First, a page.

I pictured God as the dentist, trying his hardest to extract the rotten, unnecessary or no longer needed defects of character out of me. I know without a doubt that even though I know it needs to happen, there is something in me that holds on to those things for dear life. I am like those roots, twisted and tight and clinging with all my might to the very things that can set me free. Relieve me of pain. Help me move on in health and lightness.

And about these defects of character…recovery rooms define them as “assets that have lost proportion.” When we get out of touch with God, listen to wrong voices, are self absorbed and egocentric, or are effected by the disease of addiction in whatever form it presents itself, we often let the very things that once served us well, morph into behaviors or thought patterns that are dangerous to ourselves and our relationships with others. Our job however, and thank God for this, is not to figure out which ones need to go and how to make them go. Our job is simply to turn them over to God and let him decide the where, when, what and how of it. This may sound lazy to some of you, but if you think you are in control of what gets removed and the rate at which it goes, you might be deceiving yourself a bit.

Giving it to God lets a great weight fall from your shoulders.

One last thing; just like the area where my tooth is missing (sigh) has to heal for several months in order for a new tooth to be installed, so do you. You have to give time time. After the old ways, the useless and sometimes harmful ways are extracted, a period of healing and preparing and regenerating needs to happen before the new can be installed in you. Enjoy that time. Rest. Recover. Be patient. Be present. Be grateful. But be ready, because he is about to do something new and beautiful in you when you are ready for it.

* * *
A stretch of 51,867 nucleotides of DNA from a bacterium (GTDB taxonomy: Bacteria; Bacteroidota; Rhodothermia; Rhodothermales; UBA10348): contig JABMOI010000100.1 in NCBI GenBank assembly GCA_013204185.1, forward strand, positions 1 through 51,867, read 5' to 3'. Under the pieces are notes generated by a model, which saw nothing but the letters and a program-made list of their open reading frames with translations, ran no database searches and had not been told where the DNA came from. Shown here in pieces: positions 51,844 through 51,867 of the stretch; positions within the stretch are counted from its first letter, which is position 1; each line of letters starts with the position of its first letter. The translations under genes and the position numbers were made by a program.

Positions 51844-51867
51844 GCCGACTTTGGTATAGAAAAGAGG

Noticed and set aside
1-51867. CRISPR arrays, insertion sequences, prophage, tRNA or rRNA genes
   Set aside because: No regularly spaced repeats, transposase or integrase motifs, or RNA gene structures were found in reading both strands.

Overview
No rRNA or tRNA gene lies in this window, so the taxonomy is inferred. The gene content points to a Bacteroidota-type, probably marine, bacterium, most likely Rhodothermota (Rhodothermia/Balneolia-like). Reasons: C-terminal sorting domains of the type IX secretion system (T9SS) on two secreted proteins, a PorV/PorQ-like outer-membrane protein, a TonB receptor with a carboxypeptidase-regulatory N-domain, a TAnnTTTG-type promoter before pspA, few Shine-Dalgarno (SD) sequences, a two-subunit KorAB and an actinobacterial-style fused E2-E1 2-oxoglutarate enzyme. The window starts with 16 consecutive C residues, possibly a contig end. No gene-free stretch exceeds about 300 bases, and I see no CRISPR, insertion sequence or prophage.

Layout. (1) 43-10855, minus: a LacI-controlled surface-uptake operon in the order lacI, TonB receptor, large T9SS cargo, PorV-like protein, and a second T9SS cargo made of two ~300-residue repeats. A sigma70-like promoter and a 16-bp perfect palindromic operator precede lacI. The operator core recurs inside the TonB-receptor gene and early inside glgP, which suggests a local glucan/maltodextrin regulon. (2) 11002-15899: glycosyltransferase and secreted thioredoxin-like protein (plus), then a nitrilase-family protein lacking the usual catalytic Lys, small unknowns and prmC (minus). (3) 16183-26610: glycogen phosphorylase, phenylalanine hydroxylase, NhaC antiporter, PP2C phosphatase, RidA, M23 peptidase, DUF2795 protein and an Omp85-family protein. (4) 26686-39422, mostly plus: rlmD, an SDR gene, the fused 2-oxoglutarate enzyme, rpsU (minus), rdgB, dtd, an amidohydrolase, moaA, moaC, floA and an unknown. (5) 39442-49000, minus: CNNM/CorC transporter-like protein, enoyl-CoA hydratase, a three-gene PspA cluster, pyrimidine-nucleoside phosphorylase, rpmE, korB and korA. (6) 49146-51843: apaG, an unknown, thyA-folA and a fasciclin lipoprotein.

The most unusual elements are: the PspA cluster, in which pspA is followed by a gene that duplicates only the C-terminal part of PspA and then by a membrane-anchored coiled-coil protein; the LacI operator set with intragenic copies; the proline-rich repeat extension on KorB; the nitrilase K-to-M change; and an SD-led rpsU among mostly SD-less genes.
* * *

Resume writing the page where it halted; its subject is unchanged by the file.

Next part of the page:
I promise it will be worth the wait.

Anxiety/Worry, Faith/Spirituality, Recovery

I left it in Montana

If I could go back in time and experience my life again, I know exactly where, and when, I’d go. Without a doubt, the time in my life that I felt the most free and happy was during my years in Helena, Montana. I lived there from kindergarten through 3rd grade. I lived next door, on a private lane in the mountains, to my best friend and her two brothers. When my mind goes to that time of my life, it’s not just those valuable relationships that stand out. If I had to come up with one word to defined those years it would be Play.

Sometimes I wonder if I left my creative brain in Montana. I haven’t been able to play like that since. I played with freedom and fierceness. We built forts (with real wood, hammers and nails) and learned to snow ski in the gully behind our houses-both slalom and bunny Slope. Sometimes one of us would say, “Hey, you wanna play motorcycles?”. It’s exactly what you would think; a bunch of kids running up and down the gully pretending to be riding a motorcycle (in Montana this was more of a dirt bike) with all the accompanying sound effects (I always admired how the boys could do that sound with their mouth that made is sound so authentic). We wore ourselves out until the sun went down. When Halloween came, we would pull all our candy and create a candy store in her basement, displaying the mini candy bars under plastic record player covers. We played “Bears” with our stuffed bears, dressing them in my baby sisters clothes and putting them to bed on suitcase with a pillow on top. We played light as a feather, stiff as a board, listened to the band KISS (I don’t think my mom knew that 😳), conned our brothers into eating dirt that looked like brownies, and tormented each other at sleepovers (hand in the water, shaving cream in the palm of hand with a tickle on the face, the usual). I didn’t have to work at playing and never felt an ounce of guilt for doing it.

A lot has changed since I left Montana. A lot has changed in me. I am not sure when it happened, but I lost that sense of play that used to come so naturally to me. Somehow I started following a rule and have been following it ever since: Here it is: you have to earn your play-time.

I talked about this in my blog a couple days ago. I have this voice in my head that tells me that Play is a reward or celebration of something good; closing on a house or two, losing a few pounds, my kids getting out of school (or starting school after summer break!) or having a birthday. It also tells me that I have permission to play as a consolation for or comfort for something bad; the sale of a house falls through, my kids being demanding and driving me crazy, gaining a few pounds, or, having a birthday 😜.